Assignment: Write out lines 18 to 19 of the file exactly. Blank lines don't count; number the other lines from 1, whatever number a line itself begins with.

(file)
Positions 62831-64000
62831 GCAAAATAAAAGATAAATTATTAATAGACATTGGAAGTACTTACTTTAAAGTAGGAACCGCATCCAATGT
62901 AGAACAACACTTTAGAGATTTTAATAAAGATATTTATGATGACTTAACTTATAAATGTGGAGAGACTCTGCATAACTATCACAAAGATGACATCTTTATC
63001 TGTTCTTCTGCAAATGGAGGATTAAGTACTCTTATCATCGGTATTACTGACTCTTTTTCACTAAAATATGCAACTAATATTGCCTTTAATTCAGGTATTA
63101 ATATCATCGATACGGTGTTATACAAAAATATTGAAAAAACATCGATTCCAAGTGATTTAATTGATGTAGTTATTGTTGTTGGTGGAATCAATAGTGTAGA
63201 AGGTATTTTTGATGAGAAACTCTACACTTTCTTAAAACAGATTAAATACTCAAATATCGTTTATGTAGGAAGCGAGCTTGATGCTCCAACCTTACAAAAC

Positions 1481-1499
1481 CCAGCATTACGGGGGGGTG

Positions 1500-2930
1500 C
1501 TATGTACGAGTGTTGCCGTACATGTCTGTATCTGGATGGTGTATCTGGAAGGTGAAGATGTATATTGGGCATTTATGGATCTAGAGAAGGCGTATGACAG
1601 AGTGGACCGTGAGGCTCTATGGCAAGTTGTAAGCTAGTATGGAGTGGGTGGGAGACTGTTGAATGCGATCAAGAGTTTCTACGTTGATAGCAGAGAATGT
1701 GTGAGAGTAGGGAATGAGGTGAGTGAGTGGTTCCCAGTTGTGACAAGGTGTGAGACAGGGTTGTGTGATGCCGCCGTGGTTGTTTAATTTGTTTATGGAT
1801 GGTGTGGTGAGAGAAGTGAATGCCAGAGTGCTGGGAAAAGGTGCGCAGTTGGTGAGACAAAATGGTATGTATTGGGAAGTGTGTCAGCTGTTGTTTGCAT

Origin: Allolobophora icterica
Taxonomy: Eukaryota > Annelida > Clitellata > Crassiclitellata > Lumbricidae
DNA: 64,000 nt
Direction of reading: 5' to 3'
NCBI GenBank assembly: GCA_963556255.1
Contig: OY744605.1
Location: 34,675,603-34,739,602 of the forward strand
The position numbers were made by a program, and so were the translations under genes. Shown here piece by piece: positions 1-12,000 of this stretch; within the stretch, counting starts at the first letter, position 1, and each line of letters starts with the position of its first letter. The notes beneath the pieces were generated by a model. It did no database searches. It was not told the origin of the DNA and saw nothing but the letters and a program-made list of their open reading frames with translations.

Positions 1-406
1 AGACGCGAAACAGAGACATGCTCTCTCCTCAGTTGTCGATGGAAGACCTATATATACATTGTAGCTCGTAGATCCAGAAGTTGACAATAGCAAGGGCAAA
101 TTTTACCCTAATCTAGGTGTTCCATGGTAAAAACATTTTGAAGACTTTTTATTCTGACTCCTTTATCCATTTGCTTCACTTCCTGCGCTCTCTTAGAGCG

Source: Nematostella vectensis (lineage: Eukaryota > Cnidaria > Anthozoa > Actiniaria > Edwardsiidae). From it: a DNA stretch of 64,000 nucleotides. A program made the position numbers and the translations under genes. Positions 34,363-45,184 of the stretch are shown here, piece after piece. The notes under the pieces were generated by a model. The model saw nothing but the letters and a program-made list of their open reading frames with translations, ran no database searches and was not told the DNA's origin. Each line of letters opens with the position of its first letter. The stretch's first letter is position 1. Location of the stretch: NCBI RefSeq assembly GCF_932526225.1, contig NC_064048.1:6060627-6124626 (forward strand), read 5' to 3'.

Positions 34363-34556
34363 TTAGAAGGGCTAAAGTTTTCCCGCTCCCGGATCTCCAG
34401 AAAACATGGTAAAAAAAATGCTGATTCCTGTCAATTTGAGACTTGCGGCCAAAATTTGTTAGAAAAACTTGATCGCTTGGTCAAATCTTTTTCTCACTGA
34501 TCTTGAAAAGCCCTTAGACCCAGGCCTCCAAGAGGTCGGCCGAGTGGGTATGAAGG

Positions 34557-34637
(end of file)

Direction of reading: 5' to 3'
NCBI GenBank assembly: GCA_963556255.1